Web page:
Rest assured: you don’t need all the time in the world to be able to cook and eat mindfully. Actually, it won’t take any more time than usual. And yet, you will probably feel like time is slowing down. It’s true! Because when you do the exercises needed to be fully present, you will experience each minute as it actually is: 60 full seconds.
Why do you think that as we get older time seems to go faster and faster? The reason is that the more we go on in life, the more responsibilities we get, the more our minds get filled with things to accomplish, with appointments, and to-do lists to check off. But one thing is for sure: whether we are two or fifty years old, one minute still lasts exactly the same amount of time. So, why not enjoy your meals and live each minute fully by savoring each bite and enjoying the unique aromas of your dish?
Cooking and eating mindfully completely changes our relationship with food. First, we start to really enjoy eating. Secondly, eating more slowly really helps with digestion. Finally, as we just explained, slowing down makes you feel like you are adding minutes to your life. So, are you ready to invite mindfulness into your kitchen? And while you’re at it, why don’t you do the dishes mindfully as well? Believe me: you’ll find this activity, which seemed so boring before, much more enjoyable!
If you found a technique that allowed you to be faster and more efficient at your job would you be interested in trying it? Then look no further: the answer is mindfulness! It’s true, we become much more productive and perform much better when we do each task mindfully.
Did you know that being able to multitask is only a myth? In reality, our brain is incapable of doing more than one task at a time. What makes us think that we are able to multitask is our brain’s ability to quickly switch back and forth between tasks. But we are never truly able to completely focus on two tasks at once.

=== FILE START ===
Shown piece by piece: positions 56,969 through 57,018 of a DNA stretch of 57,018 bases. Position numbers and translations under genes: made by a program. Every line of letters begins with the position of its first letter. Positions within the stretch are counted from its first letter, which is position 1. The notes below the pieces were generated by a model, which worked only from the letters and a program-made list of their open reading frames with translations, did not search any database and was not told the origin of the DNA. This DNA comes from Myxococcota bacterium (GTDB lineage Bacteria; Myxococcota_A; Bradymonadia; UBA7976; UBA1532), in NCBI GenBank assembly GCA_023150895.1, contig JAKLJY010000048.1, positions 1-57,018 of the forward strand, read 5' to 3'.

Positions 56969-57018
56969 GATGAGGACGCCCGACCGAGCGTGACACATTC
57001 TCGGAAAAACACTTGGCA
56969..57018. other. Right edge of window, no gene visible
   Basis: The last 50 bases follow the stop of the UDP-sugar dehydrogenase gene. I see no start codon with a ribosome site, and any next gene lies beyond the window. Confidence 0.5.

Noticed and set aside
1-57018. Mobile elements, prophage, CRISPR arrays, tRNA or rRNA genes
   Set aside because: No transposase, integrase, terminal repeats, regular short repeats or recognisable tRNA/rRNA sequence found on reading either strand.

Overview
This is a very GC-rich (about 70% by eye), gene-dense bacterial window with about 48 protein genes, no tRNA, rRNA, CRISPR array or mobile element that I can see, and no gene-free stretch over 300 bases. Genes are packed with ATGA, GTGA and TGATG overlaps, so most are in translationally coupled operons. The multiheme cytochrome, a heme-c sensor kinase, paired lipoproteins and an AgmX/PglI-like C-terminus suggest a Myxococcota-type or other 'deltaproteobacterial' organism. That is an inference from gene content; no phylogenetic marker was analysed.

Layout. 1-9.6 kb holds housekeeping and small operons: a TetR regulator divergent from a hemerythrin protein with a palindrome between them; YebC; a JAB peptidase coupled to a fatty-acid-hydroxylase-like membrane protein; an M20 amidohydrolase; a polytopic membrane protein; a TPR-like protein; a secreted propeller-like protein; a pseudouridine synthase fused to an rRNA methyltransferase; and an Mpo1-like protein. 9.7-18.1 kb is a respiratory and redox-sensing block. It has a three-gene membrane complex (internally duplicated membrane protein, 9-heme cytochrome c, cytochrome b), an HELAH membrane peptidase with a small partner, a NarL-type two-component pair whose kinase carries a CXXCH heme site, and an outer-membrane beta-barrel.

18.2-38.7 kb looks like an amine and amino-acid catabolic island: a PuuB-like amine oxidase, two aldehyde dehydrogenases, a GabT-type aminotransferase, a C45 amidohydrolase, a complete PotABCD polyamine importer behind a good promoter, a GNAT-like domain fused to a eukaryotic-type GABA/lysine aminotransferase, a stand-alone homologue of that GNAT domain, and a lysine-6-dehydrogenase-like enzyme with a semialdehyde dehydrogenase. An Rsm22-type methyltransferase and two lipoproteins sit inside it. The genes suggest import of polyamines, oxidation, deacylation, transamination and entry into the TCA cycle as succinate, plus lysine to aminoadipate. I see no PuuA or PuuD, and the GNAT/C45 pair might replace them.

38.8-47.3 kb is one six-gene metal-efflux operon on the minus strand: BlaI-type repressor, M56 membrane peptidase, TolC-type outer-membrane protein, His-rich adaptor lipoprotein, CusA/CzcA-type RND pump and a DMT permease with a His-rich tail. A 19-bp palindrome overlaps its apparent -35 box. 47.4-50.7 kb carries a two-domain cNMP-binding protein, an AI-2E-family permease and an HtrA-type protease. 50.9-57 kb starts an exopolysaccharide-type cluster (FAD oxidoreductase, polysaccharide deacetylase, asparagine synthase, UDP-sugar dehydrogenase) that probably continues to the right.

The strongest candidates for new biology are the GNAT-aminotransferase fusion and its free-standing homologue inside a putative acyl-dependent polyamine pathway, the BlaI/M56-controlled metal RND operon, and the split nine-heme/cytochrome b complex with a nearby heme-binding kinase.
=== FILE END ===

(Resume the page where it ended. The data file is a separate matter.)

Rather than being an effective technique, the myth of multitasking actually pushes us to be less effective at everything we do. When we divide our attention between tasks we lose our ability to truly perform and only fragment ourselves.
This is why applying mindfulness techniques at work is such a great idea! When you focus on one task at a time you can truly pay attention to it and be simultaneously faster and more efficient. Plus, there is a good chance that your work will improve as well!
To apply mindfulness to your work I suggest that you start by putting your phone on airplane mode as soon as you start working. Next, define the tasks that you’d like to achieve. Try using an agenda to organize your work day; this way you’ll know exactly what you need to accomplish and in what order. Finally, consider using a timer to divide your work day into blocks of time separated by breaks. Remember that the breaks are just as important as work: without breaks you will be a lot less efficient. By using mindfulness at work as well as during your breaks, you will increase your productivity and you’ll have more time to do things other than work!
It’s your turn now: tell us, do you use mindfulness in your daily life? If you do, what techniques do you use and have you seen a difference? If you don’t, do you think that the techniques mentioned in this article might help in your daily life? Tell us more in the comments section! We look forward to reading your comments!
Translator: Stella Debiaggi